election of grace

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Election of Grace definition


The Scripture speaks (1) of the election of individuals to office or to honour and privilege, e.g., Abraham, Jacob, Saul, David, Solomon, were all chosen by God for the positions they held; so also were the apostles. (2) There is also an election of nations to special privileges, e.g., the Hebrews (Deut. 7:6; Rom. 9:4). (3) But in addition there is an election of individuals to eternal life (2 Thess. 2:13; Eph. 1:4; 1 Pet. 1:2; John 13:18). The ground of this election to salvation is the good pleasure of God (Eph. 1:5, 11; Matt. 11:25, 26; John 15:16, 19). God claims the right so to do (Rom. 9:16, 21). It is not conditioned on faith or repentance, but is of soverign grace (Rom. 11:4-6; Eph. 1:3-6). All that pertain to salvation, the means (Eph. 2:8; 2 Thess. 2:13) as well as the end, are of God (Acts 5:31; 2 Tim. 2:25; 1 Cor. 1:30; Eph. 2:5, 10). Faith and repentance and all other graces are the exercises of a regenerated soul; and regeneration is God's work, a "new creature." Men are elected "to salvation," "to the adoption of sons," "to be holy and without blame before him in love" (2 Thess. 2:13; Gal. 4:4, 5; Eph. 1:4). The ultimate end of election is the praise of God's grace (Eph. 1:6, 12). (See PREDESTINATION.)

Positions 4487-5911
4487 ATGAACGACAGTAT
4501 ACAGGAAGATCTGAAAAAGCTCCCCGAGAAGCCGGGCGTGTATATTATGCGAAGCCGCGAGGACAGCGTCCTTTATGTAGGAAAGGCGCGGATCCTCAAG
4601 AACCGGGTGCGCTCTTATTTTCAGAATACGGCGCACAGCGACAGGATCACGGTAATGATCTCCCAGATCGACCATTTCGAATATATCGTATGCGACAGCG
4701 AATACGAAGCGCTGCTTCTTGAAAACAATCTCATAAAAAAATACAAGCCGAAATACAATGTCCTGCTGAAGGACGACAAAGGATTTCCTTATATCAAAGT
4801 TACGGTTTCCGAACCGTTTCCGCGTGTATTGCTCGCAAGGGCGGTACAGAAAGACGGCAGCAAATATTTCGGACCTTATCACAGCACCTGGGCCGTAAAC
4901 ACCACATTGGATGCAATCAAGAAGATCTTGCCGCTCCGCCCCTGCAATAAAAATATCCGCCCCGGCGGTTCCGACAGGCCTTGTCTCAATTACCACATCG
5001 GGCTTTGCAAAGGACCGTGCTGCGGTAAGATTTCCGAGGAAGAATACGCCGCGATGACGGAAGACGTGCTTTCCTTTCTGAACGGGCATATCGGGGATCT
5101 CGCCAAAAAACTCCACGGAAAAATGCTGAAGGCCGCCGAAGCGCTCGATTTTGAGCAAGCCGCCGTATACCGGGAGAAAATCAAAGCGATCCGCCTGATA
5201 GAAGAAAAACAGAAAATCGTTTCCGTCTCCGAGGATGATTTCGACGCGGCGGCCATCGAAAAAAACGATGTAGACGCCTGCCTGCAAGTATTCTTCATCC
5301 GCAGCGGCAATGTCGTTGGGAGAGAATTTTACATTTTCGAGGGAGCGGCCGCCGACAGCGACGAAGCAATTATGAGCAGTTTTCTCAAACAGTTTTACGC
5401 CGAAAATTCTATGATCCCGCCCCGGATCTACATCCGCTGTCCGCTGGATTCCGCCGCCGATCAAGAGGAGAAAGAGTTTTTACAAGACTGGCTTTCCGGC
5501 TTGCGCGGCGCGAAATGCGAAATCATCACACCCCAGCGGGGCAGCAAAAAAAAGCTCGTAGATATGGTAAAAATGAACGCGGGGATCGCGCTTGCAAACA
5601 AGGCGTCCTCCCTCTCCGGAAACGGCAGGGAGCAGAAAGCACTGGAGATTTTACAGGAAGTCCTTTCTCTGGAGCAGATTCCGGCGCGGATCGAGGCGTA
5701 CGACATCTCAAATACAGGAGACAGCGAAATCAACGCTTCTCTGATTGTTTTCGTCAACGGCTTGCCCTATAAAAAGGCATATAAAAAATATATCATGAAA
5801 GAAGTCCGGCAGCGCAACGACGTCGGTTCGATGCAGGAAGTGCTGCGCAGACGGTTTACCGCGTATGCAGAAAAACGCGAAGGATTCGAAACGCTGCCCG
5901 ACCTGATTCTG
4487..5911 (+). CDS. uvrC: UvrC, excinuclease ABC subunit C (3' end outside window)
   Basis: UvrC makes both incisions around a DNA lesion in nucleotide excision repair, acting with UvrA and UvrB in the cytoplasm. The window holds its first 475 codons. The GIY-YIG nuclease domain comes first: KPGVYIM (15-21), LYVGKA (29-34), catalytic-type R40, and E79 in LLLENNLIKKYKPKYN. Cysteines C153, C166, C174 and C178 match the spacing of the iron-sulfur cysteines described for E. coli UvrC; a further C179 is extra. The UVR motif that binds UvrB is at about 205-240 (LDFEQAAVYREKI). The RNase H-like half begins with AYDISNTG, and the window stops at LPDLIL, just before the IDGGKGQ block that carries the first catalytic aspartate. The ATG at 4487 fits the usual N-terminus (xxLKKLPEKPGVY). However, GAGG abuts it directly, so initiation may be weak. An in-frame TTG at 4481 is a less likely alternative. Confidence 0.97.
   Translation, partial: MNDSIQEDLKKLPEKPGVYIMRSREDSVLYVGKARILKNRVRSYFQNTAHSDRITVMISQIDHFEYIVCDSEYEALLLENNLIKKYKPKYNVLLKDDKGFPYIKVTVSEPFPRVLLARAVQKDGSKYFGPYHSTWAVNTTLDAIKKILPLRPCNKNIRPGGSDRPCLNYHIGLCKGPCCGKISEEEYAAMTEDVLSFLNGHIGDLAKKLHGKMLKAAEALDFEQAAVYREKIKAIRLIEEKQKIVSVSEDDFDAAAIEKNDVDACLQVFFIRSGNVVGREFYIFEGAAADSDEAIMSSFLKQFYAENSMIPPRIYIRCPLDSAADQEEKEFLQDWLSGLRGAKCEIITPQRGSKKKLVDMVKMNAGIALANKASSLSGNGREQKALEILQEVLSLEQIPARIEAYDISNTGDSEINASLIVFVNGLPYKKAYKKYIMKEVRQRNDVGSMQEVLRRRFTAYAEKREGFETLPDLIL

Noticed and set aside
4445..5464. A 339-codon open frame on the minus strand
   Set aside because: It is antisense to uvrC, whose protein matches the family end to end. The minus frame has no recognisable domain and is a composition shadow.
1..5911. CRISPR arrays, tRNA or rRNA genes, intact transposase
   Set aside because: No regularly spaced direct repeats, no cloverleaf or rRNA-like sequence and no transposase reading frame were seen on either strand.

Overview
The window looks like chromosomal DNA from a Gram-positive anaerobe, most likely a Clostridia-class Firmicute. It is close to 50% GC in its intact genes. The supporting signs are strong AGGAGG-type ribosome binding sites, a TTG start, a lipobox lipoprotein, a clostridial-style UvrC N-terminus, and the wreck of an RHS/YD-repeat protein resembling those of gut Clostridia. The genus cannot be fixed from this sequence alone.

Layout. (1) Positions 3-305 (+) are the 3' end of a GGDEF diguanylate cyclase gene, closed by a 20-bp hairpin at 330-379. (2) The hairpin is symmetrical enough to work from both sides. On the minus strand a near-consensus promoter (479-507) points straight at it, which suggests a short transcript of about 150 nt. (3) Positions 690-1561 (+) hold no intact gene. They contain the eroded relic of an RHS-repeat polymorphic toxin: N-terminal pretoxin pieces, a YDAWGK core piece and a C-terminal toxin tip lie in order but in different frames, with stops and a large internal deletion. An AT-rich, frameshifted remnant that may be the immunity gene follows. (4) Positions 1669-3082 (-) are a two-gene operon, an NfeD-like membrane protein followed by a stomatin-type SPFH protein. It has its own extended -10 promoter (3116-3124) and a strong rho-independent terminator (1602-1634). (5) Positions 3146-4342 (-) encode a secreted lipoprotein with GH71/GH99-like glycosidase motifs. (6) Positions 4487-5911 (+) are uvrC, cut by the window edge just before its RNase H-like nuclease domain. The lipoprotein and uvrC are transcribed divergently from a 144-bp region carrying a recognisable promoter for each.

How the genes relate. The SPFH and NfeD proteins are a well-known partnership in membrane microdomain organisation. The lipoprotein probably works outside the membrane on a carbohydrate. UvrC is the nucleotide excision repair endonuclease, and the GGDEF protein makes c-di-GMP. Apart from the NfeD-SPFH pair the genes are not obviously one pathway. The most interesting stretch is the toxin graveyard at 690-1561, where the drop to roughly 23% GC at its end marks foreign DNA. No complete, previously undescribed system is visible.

Easton's 1897 Bible Dictionary
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